A new study using 3D printing to create tissue and bone could revolutionise dentistry and provide benefits for dental health in remote communities.
Periodontist Professor Saso Ivanovski, from Griffith University’s Menzies Institute, has pioneered the work which plans to use a “bioprinter” to grow missing bone and tissue from a patient’s own cells.
The new technology will be a significant improvement on traditional methods where bone and tissue are taken from other parts of the body such as the hip and occasionally the skull, Professor Ivanovski said.
“These procedures are often associated with significant pain, nerve damage and post-operative swelling,” he said.
If the study is successful, patients will be able to have a CT scan of the damaged region sent to a 3D bioprinter to manufacture a replacement part.
This means that remote patients could have CT scans done in regional centres that can then be sent off for printing, rather than needing to visit major hospitals for the procedure.
“The cells, the extracellular matrix and other components that make up the bone and gum tissue are all included in the construct and can be manufactured to exactly fit the missing bone and gum for a particular individual,” Professor Ivanovski said.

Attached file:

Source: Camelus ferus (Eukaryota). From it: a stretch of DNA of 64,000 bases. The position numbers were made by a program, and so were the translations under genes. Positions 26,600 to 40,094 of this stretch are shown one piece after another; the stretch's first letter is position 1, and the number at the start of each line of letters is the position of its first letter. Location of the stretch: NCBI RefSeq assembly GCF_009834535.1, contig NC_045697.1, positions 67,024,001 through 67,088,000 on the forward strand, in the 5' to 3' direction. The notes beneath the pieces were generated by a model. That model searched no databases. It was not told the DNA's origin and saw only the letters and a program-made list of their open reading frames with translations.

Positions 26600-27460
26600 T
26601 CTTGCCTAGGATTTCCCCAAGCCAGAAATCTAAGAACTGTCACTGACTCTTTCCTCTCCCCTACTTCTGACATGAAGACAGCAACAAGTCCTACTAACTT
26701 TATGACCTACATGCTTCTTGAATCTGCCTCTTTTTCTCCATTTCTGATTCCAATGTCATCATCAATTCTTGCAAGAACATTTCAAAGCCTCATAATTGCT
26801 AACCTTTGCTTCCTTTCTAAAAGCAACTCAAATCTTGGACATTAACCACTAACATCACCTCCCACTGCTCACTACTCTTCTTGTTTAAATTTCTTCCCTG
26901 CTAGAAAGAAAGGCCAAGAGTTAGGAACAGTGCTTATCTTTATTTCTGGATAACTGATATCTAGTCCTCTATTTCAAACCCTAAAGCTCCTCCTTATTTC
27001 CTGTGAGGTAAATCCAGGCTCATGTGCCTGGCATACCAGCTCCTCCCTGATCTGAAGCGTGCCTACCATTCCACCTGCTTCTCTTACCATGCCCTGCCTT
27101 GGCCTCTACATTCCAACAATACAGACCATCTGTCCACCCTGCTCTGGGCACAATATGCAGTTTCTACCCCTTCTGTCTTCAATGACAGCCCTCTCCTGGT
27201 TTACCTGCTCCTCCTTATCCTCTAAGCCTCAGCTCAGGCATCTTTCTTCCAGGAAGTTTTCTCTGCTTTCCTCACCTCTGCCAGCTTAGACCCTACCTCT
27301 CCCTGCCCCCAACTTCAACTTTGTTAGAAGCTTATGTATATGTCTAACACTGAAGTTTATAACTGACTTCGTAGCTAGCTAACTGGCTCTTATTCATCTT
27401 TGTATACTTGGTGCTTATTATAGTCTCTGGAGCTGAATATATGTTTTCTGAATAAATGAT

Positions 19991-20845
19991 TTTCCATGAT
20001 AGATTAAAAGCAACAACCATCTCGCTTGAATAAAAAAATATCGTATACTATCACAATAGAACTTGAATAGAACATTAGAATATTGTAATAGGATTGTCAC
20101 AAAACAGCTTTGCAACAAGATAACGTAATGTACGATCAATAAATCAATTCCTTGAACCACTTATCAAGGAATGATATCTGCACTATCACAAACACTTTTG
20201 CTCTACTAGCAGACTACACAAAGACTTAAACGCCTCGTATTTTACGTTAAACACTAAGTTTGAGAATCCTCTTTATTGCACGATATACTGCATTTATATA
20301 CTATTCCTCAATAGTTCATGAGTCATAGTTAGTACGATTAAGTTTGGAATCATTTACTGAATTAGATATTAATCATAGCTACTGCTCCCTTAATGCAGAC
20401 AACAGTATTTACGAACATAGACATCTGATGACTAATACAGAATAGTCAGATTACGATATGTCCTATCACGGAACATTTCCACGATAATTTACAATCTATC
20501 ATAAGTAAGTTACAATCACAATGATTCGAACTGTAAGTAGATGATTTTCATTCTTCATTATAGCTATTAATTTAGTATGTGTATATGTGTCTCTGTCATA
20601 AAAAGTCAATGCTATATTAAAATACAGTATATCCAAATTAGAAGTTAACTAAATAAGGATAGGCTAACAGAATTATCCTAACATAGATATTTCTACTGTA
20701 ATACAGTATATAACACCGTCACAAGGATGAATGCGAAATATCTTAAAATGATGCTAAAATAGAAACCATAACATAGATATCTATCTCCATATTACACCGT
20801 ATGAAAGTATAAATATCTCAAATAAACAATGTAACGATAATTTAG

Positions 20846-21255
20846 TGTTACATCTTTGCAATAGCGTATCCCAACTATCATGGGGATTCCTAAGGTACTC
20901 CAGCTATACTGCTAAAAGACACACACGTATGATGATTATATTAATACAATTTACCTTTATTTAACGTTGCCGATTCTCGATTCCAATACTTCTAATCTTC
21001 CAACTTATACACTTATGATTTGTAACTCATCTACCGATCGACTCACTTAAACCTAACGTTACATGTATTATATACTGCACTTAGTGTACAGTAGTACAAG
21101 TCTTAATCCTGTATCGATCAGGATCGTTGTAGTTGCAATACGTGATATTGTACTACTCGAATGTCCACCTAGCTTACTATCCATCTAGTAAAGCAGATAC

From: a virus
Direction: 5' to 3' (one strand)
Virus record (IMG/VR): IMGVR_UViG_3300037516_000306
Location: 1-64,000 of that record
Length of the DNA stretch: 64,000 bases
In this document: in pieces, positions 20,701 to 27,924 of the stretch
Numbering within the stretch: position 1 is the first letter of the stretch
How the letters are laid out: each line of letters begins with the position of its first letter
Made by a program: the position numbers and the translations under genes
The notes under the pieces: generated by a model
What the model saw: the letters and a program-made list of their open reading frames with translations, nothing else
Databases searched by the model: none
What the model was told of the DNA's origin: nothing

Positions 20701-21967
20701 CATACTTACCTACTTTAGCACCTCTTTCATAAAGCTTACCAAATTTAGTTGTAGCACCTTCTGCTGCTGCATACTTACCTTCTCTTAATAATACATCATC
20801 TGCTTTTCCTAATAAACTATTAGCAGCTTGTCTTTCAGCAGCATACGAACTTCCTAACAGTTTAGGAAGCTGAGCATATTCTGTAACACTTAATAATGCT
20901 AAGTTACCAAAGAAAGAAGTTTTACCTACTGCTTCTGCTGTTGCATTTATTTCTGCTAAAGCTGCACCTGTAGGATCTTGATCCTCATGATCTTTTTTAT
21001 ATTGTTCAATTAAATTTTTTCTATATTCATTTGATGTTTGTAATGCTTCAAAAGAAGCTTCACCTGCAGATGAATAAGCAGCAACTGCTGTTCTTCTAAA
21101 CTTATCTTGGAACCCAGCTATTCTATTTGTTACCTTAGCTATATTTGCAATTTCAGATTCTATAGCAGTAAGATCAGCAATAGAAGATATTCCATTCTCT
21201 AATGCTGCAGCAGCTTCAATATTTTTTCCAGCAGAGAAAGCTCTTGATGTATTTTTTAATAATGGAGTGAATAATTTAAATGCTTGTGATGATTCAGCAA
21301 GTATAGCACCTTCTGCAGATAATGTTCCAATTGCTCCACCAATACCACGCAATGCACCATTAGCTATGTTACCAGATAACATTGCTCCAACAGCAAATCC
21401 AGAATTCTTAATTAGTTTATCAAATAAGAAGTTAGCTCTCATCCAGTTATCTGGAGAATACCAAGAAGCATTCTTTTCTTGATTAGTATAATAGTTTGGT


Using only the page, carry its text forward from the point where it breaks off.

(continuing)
‘You won’t be able to identify what is old bone and new’
Using structures grown from the cells of the patient also diminishes the risk of rejection and allows the new structure to grow into its surrounding tissue.
“At the end of the whole process, you wouldn’t be able to identify what is old bone and new,” Professor Ivanovski said.
The technology is an Australian first and follows similar breakthroughs in manufacturing living human tissue by 3D printing overseas.
The three-year study has been given a $650,000 grant from the National Health and Medical Research Council, and researchers are aiming for pre-clinical trials within the next year.
“By the end of the year, we want to start implanting some of the constructs in some of the more straightforward processes,” Professor Ivanovski said.